A pioneering new drug appears to have cured a British man with advanced skin cancer who had been given months to live.
Doctors cannot be certain it was the treatment that led to the miraculous outcome, but know of no other explanation.
Results from an early-stage trial of the drug indicate that it may offer a potential “paradigm shift” in cancer therapy, according to the patient’s consultant.
The drug, pembrolizumab, is the latest in a new generation of treatments that prevent cancers shielding themselves from the immune system.
It was tested on melanoma - the most dangerous form of skin cancer - because the prospects for patients with advanced forms of this disease are so bleak.
Just under 70% of the 411 patients taking part in the trial were still alive one year after starting on the treatment.
The result is considered remarkable because all had highly advanced melanoma and a very poor prognosis.
Currently one-year survival rates for untreated patients diagnosed with advanced Stage Four melanoma are just 10% for men and 35% for women.
The “cured” trial patient, a man from London, has undergone six months of treatment with pembrolizumab, which is injected into the bloodstream.
Doctors were astonished when after just three months his tumours had almost disappeared. Since then they have shown no sign of returning - and in fact have shrunk even further.
His consultant Dr David Chao, from the Royal Free Hampstead Trust in London, said: “We cannot say for certain that he’s been cured, but he is doing very well. He was aware that without an effective treatment his survival prospects were not good - maybe months.
“Pembrolizumab looks like it has potential to be a paradigm shift for cancer therapy and is firmly helping to establish immunotherapy as one of the most exciting and promising treatment modalities in recent years.
“This is one of several new drugs of this type being produced. What these early trials are showing is that they are fulfilling their promise ridiculously fast.
“Some of these results are really astonishing; almost jaw-dropping. And these drugs may be applicable to many different cancer types, including ones that are hard-to-treat such as lung cancer.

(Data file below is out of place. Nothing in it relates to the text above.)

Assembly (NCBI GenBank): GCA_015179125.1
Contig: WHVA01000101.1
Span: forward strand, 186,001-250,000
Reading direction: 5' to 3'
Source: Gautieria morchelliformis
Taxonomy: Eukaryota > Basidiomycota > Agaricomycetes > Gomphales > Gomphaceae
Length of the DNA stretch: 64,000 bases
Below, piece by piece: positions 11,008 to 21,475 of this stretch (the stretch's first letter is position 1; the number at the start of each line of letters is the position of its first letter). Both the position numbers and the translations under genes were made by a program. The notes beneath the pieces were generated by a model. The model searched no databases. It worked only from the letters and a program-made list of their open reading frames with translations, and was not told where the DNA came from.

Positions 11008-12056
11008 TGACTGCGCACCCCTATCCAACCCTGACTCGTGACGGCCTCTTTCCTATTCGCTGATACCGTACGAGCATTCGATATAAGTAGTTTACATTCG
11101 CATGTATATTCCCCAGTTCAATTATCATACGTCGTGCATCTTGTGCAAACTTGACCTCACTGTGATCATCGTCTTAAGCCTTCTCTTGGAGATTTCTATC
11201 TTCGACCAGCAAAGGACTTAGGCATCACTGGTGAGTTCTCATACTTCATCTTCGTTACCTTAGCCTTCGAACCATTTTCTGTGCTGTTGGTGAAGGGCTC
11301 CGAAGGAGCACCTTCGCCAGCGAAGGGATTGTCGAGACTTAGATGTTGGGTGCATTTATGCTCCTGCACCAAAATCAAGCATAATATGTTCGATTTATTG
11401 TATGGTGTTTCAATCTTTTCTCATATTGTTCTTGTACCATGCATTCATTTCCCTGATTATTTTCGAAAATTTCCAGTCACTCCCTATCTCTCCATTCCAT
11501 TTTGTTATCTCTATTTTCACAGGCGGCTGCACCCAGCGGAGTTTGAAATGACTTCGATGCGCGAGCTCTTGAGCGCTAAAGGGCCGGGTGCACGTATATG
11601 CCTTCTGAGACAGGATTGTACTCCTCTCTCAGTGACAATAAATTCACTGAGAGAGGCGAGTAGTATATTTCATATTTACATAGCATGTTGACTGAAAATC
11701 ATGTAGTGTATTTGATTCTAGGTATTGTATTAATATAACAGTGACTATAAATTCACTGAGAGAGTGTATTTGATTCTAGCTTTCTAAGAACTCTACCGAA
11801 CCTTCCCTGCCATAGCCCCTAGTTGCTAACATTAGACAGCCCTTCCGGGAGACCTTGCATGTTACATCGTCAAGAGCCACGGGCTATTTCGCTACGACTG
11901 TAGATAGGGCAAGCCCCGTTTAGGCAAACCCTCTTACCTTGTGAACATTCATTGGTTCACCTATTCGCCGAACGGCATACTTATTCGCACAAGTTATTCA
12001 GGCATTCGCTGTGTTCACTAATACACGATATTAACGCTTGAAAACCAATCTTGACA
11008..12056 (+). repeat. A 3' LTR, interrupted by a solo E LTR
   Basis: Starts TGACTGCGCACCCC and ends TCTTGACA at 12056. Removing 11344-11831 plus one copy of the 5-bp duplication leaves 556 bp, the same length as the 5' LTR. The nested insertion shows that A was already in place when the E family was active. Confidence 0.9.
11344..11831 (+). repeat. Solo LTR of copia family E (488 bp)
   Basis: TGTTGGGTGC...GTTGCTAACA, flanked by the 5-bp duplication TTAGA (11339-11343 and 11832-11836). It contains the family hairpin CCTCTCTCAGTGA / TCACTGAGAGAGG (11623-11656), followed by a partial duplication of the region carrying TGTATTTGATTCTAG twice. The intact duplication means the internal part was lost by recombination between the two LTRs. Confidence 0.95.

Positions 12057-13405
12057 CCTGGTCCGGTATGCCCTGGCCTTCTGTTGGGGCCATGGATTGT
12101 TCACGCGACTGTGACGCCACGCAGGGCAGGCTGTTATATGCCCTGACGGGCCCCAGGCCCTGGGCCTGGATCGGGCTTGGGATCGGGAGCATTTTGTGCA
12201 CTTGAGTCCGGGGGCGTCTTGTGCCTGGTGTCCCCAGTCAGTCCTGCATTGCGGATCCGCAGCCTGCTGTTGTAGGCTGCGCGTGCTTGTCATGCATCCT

“Cancers adapt to treatments, and when they come back they are harder to treat. Can we dream about actually curing some of our patients with very advanced cancer? Once we get the immune system attacking the cancer, can it act independently to keep the cancer under control? We don’t have all the answers yet, but that’s what we’re looking at.”
Pembrolizumab is a synthetic antibody that blocks a biological pathway called programmed cell death 1 (PD-1) which cancers activate to suppress the immune system.
In healthy individuals, PD-1 is part of the process that applies a “brake” to the immune system and prevents it from running out of control.
Without the brake, there is a risk of a harmful inflammatory reaction - a potential serious side effect of the new drugs.
Pembrolizumab was generally “well tolerated” by the trial patients, according to Dr Chao. However, he said responses varied widely between different individuals.
Results from the trial were presented at the annual meeting of the American Society of Clinical Oncology in Chicago.
Clinicians do not yet know the true extent of how pembrolizumab might affect survival. After 18 months, 62% of patients were still alive and undergoing treatment.
In addition, around 80% of patients responded to the drug - an unusually high proportion.
A total of 72% experienced tumour shrinkage, including 39% whose tumours were more than halved in size according to one kind of assessment.
Additional data showed that the drug also reduced the size of advanced non-small cell lung cancers by up to 47%.
Pembrolizumab’s manufacturer, the pharmaceutical company Merck Sharp & Dohme, is expected to apply for a European licence to market the drug within months.
Each year, around 13,300 people in the UK are diagnosed with melanoma - more than a third of them aged under 55.